A total of 127 patients, including 102 women and 25 men ranging in age from 17 to 88 years (mean 56 years), were treated with the PED. Mean aneurysm size was 10 mm. Most treated aneurysms were located in the anterior circulation (table 1). Three patients (2.4%) were treated in the setting of subarachnoid hemorrhage. The number of PEDs used was 1.37 per patient. A single PED was used in 91 (71.6%) patients, two PEDs in 28 (22%), three PEDs in five (3.9%), four PEDs in two (1.7%), and five PEDs in one (0.8%). Eleven aneurysms (8.7%) were treated with adjunctive coils (mean 2.2 coils) in addition to the PED. Intraoperative events occurred in six (4.7%) patients (internal carotid artery dissection in two, stent deployment complications in four).

Table 1

Aneurysm locations

Stent assisted coiling

Of 86 patients treated with single stage SAC, 74 (86%) were women and 12 (14%) were men, with a mean age of 55.5 years (range 24–80 years). Aneurysm size was 7.5 mm on average. Aneurysms were predominantly located in the anterior circulation (table 1). The mean number of coils used was 5.6 per aneurysm. A single stent was used in 75 (87.2%) patients, two stents in 10 (11.6%) patients, and three stents in one (1.2%) patient. Six patients (7%) were treated in the acute setting of subarachnoid hemorrhage. Intraoperative complications occurred in two (2.3%) patients (stent deployment complication in one, intraoperative aneurysm rupture in one).

Onyx HD 500

Of 16 patients treated with Onyx HD 500, 13 (81%) were women and three (19%) were men, with a mean age of 57.4 years. Mean aneurysm size was 11.3 mm. All treated aneurysms were located in the anterior circulation (table 1). One patient (6.3%) had an acutely ruptured aneurysm. The total volume of Onyx used was 1.57 ml on average. There were no intraoperative complications in this group.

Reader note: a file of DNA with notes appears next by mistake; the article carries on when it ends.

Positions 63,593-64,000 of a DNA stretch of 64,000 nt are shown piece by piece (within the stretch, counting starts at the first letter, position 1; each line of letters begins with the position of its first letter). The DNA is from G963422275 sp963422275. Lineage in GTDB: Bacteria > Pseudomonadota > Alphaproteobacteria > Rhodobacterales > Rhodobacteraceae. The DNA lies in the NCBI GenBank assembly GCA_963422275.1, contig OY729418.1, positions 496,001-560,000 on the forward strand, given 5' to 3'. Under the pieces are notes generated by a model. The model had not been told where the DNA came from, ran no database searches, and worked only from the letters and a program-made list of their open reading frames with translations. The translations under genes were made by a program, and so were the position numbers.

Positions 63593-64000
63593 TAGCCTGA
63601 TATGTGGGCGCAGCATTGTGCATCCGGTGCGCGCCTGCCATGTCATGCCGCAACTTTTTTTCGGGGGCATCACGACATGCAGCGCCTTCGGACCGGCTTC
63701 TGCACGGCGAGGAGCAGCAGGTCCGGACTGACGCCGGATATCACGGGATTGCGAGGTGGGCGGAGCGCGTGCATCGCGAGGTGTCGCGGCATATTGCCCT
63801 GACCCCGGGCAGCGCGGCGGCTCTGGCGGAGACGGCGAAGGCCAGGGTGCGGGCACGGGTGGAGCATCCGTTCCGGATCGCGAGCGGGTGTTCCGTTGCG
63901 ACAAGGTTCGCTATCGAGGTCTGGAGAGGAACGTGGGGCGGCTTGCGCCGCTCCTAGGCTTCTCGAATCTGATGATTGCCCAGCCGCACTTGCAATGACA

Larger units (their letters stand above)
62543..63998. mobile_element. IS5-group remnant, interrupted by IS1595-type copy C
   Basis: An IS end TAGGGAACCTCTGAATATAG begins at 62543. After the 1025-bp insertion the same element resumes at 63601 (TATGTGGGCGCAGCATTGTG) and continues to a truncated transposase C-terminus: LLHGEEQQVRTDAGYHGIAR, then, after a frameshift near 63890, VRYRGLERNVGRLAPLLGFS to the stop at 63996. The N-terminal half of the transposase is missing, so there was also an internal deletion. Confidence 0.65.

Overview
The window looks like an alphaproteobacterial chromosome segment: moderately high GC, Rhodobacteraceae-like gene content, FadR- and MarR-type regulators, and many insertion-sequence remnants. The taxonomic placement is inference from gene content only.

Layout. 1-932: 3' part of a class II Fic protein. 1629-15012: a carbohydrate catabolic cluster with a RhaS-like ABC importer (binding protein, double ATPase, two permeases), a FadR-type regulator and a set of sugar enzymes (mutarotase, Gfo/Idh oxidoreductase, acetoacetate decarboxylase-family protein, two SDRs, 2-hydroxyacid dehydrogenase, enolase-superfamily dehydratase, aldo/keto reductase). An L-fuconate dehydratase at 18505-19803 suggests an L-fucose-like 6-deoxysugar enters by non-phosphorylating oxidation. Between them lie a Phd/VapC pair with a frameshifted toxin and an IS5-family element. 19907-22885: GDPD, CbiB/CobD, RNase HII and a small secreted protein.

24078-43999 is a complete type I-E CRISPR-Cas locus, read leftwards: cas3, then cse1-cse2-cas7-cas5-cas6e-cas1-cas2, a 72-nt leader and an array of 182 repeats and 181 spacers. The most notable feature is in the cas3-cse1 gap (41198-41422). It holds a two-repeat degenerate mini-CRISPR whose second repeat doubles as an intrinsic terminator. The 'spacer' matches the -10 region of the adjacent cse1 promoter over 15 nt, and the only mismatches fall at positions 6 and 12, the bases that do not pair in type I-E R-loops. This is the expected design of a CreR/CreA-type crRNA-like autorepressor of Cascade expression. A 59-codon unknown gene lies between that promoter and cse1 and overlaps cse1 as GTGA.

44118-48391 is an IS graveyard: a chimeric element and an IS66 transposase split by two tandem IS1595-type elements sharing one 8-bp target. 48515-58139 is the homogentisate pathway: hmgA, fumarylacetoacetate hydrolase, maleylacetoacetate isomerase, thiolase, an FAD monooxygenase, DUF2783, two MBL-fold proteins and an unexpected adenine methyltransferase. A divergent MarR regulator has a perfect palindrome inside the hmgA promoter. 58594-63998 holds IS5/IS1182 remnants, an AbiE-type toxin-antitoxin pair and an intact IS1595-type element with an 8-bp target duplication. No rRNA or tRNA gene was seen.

Comparison between the three groups

The three groups were comparable with respect to patient age (p=0.09), gender (p=0.3), and ruptured/unruptured aneurysm status (p=0.2). Aneurysm location (p=0.007) and size (p<0.001) differed significantly between the three groups. Aneurysms treated with the PED were significantly larger than stent coiled aneurysms (p=0.01). There was no statistically significant difference in aneurysm size between the Onyx and SAC groups (p=0.1) or between the Onyx and PED groups (p=0.99). The rate of intraoperative complications did not differ significantly between the three groups (p=0.7).

Mean fluoroscopy time was significantly increased in the SAC (55±31 min, p<0.001) and Onyx HD 500 (91±36 min, p<0.001) groups relative to the PED group (34±23 min). The difference in fluoroscopy time between SAC and Onyx HD 500 was also statistically significant (p<0.001). Mean procedure time was significantly increased in SAC (155±50 min, p<0.001) and Onyx HD 500 (176±65 min, p<0.001) patients relative to PED (131±36 min) patients but was comparable between the SAC and Onyx HD 500 cohorts (p=0.3).